Grown-ups for start-ups

More for less

Some of the biggest professional service firms in the world are making concerted efforts to woo some of the smallest client businesses in the world – why?

Underground travellers to London’s ironically named ‘Silicon Roundabout’ ­– anywhere else it would be called Tech City or something more dramatic – were recently confronted by a bargain offer advertised on just about every flat service in the whole of the Old Street tube station. The offer was simple – accountancy services for small businesses for only £145 a month – what was more surprising was the firm behind the offer, KPMG. Yes, KPMG the huge, global, 150,000+ strong, accountancy and professional services firm that serves its fair share of the FTSE 100 and Fortune 500; the largest corporations on the planet.

Are times tough over at KPMG HQ?

Look a little harder and you’ll find other similar surprises, Jones Lang LaSalle (JLL) have a new division – JLL London Unlimited – staffed by commercial property agents who dress in jeans and hoodies rather than navy suits and ties. International law firm Taylor Wessing has another London office in Second Home, a WeWork-type offer, in adjacent Shoreditch, that invites potential clients to ‘drop in for a chat’. And recently one of the more traditional, buttoned-up law firms Slaughter & May announced that it would be giving away £30,000 of its services for free, to 5 lucky FinTech start-ups.

Staying out front 

All these moves are part of a bigger picture where the more enlightened of the biggest firms are seeing opportunity in the threat of the disruptive business environment. Part of the threat is obvious – if the biggest brands rest on their laurels too much and comfortably just go on serving only the biggest and best of the current clients, they risk, over time, becoming squeezed as new fast-growth companies push aside the old-guard and bring in the advisors that helped them along their journey from start-up to global Titan. But this is only a part, maybe a very small part of the real threat.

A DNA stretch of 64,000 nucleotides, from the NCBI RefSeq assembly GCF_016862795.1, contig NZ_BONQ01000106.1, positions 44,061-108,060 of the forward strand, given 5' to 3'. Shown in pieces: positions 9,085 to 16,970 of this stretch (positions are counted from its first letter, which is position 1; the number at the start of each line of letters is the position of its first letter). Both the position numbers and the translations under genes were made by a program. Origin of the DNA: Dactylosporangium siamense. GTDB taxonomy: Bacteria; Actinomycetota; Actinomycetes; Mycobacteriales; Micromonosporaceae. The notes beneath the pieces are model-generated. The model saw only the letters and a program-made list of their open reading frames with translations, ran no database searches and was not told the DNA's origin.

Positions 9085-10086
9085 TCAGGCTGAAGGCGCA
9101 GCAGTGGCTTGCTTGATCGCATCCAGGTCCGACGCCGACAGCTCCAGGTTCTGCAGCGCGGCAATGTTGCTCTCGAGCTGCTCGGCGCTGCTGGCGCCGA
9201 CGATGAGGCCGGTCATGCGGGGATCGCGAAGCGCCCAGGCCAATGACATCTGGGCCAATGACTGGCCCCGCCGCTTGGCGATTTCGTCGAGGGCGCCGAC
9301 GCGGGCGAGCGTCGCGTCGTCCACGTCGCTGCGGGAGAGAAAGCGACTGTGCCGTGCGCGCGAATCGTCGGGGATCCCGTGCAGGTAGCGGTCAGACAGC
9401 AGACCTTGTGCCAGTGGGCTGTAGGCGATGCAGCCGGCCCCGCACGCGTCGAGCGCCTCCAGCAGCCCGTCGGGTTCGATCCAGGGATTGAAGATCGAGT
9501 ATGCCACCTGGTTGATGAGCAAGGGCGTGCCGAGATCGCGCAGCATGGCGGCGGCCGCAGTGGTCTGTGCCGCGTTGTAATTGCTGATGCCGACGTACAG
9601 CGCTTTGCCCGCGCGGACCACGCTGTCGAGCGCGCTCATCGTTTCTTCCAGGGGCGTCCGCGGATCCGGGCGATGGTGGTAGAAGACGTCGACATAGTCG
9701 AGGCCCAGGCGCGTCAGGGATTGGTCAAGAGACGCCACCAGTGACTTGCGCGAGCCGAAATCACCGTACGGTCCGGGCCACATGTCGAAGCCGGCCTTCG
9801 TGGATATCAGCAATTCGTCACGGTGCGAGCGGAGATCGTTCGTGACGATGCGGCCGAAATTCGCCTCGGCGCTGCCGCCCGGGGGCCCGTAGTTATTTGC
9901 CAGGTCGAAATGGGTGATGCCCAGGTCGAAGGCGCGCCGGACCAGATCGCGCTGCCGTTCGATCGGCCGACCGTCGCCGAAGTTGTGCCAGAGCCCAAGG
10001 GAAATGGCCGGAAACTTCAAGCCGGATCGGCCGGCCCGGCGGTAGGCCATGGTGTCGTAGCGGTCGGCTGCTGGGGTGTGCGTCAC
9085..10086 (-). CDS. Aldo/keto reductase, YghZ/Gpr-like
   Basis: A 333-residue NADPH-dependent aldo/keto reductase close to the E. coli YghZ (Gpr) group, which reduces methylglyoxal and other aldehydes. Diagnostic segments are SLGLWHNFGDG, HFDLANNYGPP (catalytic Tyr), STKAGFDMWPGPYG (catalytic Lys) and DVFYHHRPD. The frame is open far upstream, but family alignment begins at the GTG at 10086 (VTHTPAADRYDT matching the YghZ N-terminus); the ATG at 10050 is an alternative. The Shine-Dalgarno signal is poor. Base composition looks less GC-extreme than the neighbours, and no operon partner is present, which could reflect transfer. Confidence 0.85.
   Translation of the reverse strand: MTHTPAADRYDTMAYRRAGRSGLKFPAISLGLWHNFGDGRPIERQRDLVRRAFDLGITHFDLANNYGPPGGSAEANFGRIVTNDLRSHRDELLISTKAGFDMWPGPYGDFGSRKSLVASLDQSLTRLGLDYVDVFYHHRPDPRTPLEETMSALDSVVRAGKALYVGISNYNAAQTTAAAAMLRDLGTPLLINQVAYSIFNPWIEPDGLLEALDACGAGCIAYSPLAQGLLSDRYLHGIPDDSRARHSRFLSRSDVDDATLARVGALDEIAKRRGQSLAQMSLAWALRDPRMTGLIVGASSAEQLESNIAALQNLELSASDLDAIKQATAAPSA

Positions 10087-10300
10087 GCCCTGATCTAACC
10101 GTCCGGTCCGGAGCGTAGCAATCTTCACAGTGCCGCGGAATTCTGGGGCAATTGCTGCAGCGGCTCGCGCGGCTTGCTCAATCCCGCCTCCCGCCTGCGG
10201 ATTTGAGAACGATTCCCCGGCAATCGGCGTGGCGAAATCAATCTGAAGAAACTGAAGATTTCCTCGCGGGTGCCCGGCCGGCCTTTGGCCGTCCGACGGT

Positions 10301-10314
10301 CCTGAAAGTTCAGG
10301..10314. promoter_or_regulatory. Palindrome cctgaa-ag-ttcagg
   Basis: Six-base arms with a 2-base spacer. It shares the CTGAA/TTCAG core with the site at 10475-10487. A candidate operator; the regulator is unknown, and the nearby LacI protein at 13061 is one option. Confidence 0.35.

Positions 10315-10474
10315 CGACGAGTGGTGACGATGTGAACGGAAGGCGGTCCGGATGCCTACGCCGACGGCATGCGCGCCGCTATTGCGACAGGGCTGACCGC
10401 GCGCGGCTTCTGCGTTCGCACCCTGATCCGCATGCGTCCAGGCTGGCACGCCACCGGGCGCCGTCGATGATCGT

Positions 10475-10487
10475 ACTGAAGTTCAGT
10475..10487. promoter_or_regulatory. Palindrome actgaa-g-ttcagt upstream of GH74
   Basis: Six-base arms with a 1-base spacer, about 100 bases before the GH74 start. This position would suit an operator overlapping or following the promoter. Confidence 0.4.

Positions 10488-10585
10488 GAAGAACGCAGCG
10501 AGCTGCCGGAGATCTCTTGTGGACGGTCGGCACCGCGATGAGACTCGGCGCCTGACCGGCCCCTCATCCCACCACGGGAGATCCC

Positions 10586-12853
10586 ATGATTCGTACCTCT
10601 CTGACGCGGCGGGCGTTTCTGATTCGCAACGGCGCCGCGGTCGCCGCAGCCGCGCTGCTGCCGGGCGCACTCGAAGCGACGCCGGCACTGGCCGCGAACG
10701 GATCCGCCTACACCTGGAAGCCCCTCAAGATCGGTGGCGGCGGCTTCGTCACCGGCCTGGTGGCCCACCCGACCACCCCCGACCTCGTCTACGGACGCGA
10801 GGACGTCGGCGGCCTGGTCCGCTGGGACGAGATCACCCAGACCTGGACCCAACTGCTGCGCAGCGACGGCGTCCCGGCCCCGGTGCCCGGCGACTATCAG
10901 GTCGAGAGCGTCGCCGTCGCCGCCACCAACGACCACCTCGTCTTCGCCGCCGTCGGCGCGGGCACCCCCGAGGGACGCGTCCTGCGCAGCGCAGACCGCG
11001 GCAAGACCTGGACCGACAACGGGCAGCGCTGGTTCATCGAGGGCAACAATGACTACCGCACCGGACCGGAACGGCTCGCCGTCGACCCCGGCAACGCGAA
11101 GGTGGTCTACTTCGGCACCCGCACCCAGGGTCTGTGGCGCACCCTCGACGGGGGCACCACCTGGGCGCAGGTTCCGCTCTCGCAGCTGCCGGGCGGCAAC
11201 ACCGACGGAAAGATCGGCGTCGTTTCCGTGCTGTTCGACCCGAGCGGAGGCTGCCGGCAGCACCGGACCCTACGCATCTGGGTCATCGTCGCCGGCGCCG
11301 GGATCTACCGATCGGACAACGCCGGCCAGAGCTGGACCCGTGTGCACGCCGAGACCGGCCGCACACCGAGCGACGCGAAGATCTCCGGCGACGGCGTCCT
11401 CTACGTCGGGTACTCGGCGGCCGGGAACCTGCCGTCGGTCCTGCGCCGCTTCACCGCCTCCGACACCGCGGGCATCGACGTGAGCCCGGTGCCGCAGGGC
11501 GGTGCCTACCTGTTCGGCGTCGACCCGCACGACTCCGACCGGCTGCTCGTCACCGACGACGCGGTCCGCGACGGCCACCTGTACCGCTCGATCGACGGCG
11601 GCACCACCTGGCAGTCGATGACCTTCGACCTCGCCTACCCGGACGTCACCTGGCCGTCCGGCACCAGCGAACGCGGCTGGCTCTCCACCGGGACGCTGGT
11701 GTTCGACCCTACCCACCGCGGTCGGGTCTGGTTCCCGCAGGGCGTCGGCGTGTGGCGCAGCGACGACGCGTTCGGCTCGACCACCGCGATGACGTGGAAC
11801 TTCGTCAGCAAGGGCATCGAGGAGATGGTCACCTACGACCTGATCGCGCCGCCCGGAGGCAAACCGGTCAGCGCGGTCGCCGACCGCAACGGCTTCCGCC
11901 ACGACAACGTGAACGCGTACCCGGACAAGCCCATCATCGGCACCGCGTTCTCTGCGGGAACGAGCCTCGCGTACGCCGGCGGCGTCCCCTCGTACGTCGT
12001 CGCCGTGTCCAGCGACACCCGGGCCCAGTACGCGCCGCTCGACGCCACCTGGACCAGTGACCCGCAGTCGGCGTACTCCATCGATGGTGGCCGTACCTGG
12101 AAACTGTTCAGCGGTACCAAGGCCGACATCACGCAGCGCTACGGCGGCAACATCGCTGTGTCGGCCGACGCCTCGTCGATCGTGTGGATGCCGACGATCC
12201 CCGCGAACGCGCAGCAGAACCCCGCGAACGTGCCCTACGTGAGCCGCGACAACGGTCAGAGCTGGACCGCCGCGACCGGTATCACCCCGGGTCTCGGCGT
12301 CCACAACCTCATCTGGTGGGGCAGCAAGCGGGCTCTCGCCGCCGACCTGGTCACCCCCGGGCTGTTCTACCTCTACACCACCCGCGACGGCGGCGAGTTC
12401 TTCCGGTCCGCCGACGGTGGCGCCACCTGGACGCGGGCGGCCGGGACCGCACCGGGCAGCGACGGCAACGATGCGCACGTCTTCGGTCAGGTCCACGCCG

The greater threat is that the biggest firms risk becoming perceived as outmoded brands – the older generation, stuck in their ways, with capabilities and practices out of touch with the needs of the new, younger, entrepreneurial leaders of high-growth businesses. This is a brand problem as much as a commercial one and requires a brand-led approach to solve it. Brands are driven as much by narrative as by data, the two must be linked of course or the brand lacks authenticity but they’re not necessarily the same. It seems that most of the examples above are driven as much by future brand considerations as current commercial ones and that takes bold leadership in a partnership.

Symbols of intent 

Each of these examples are in different ways brand symbols, whether consciously designed as such or not. They help craft a narrative in the minds of clients. A young entrepreneur reading about Slaughter & May’s FinTech initiative today might then have a better idea about the firm in 3 or 5 years’ time when it comes to an IPO. And potentially the start-up that chooses KPMG for £145 a month might continue to work with them for £145,000 a month if they like them and keep them on-board as they grow.

Another potential business benefit for these firms is their increased ability to offer their own employees – young and old – interesting and challenging opportunities to work with smaller, high-growth businesses, gaining more exposure to clients than they might otherwise get and enabling some to exercise their own entrepreneurial urges without leaving the firm to do so. These days accountancy firms probably face more threat of business ‘disruption’ at the employee level than at the client level, as smart graduates are tempted to join technology companies rather than the ‘professions’.

These are exciting times for professional service firms in terms of brand strategy. In most sectors the expectation (real or imagined) of market consolidation means that firms must work harder to differentiate themselves from near-identical competitors to maintain their momentum. These initiatives by some of the most prestigious firms in their fields shows that their leaders are not taking anything for granted.